t the flood, or see it tossing among the breakers on the bar, but always with the confidence of its returning sooner or later to an anchorage beside him. After the third month of his self-imposed exile, he was forced into a more human companionship, that was brief but regular. He was obliged to have menial assistance. While he might have eaten his bread "in sorrow" carelessly and mechanically, if it had been prepared for him, the occupation of cooking his own food brought the vulgarity and materialness of existence so near to his morbid sensitiveness that he could not eat the meal he had himself prepared. He did not yet wish to die, and when starvation or society seemed to be the only alternative, he chose the latter. An Indian woman, so hideous as to scarcely suggest humanity, at stated times performed for him these offices. When she did not come, which was not infrequent, he did not eat.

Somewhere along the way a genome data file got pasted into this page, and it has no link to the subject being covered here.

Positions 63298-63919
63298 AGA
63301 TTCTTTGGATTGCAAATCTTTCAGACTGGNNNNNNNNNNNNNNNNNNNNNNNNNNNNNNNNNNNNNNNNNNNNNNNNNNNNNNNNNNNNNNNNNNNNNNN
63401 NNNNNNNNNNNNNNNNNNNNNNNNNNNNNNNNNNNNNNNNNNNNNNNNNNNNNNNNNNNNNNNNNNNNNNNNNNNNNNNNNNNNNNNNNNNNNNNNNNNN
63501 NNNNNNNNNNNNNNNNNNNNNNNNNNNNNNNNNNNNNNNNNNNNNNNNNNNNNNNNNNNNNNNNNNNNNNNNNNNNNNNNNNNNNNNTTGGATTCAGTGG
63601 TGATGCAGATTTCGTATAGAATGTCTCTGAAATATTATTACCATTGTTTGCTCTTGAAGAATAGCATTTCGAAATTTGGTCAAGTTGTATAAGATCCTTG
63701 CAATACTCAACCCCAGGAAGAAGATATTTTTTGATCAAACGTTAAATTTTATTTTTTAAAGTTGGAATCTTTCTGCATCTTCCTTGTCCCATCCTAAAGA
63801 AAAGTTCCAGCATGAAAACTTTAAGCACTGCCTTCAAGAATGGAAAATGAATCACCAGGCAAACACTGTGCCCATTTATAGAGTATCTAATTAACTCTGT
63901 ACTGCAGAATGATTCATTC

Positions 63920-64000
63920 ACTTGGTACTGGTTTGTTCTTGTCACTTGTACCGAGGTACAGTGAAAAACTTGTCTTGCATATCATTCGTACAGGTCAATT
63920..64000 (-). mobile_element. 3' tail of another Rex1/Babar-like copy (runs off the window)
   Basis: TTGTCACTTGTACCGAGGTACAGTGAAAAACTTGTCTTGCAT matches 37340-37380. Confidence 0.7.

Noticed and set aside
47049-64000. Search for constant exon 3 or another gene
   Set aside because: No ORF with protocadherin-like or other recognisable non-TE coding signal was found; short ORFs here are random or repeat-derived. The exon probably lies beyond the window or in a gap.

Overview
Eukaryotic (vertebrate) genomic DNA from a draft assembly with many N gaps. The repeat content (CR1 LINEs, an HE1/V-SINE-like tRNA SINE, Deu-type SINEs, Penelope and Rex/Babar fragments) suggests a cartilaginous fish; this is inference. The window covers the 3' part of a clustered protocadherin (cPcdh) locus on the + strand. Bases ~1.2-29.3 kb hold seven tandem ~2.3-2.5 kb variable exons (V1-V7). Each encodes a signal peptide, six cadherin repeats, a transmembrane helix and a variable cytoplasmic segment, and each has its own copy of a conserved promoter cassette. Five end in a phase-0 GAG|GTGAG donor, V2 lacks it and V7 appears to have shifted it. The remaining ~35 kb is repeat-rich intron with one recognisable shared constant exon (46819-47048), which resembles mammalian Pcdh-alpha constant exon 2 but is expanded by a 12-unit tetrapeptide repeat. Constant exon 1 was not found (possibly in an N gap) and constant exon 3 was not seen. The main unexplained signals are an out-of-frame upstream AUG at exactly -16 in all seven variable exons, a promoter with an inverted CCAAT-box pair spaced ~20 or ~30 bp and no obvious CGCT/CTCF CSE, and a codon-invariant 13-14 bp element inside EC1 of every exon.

Such was the mental and physical condition of the Man on the Beach on the 1st of January, 1869.
It was a sti